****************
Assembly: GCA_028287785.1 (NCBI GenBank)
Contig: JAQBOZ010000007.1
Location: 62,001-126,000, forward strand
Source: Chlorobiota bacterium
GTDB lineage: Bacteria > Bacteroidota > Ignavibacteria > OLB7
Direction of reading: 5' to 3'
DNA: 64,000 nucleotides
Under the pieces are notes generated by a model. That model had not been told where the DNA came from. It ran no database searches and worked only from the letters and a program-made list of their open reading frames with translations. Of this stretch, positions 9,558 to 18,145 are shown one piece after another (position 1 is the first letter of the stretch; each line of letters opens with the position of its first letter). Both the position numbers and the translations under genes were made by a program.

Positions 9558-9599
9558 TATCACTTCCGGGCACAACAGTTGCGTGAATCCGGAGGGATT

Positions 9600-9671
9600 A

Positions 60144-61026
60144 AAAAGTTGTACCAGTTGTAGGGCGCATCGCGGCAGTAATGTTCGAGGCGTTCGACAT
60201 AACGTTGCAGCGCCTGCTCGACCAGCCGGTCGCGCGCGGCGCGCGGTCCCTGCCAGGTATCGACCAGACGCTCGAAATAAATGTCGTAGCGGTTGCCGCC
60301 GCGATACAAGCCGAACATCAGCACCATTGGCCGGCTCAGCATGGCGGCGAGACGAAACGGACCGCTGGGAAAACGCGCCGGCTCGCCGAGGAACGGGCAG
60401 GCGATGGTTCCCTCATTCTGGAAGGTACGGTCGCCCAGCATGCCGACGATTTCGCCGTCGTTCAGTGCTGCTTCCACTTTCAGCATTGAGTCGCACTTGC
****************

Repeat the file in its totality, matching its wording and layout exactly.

Assembly: GCA_028287785.1 (NCBI GenBank)
Contig: JAQBOZ010000007.1
Location: 62,001-126,000, forward strand
Source: Chlorobiota bacterium
GTDB lineage: Bacteria > Bacteroidota > Ignavibacteria > OLB7
Direction of reading: 5' to 3'
DNA: 64,000 nucleotides
Under the pieces are notes generated by a model. That model had not been told where the DNA came from. It ran no database searches and worked only from the letters and a program-made list of their open reading frames with translations. Of this stretch, positions 9,558 to 18,145 are shown one piece after another (position 1 is the first letter of the stretch; each line of letters opens with the position of its first letter). Both the position numbers and the translations under genes were made by a program.

Positions 9558-9599
9558 TATCACTTCCGGGCACAACAGTTGCGTGAATCCGGAGGGATT

Positions 9600-9671
9600 A

Positions 60144-61026
60144 AAAAGTTGTACCAGTTGTAGGGCGCATCGCGGCAGTAATGTTCGAGGCGTTCGACAT
60201 AACGTTGCAGCGCCTGCTCGACCAGCCGGTCGCGCGCGGCGCGCGGTCCCTGCCAGGTATCGACCAGACGCTCGAAATAAATGTCGTAGCGGTTGCCGCC
60301 GCGATACAAGCCGAACATCAGCACCATTGGCCGGCTCAGCATGGCGGCGAGACGAAACGGACCGCTGGGAAAACGCGCCGGCTCGCCGAGGAACGGGCAG
60401 GCGATGGTTCCCTCATTCTGGAAGGTACGGTCGCCCAGCATGCCGACGATTTCGCCGTCGTTCAGTGCTGCTTCCACTTTCAGCATTGAGTCGCACTTGC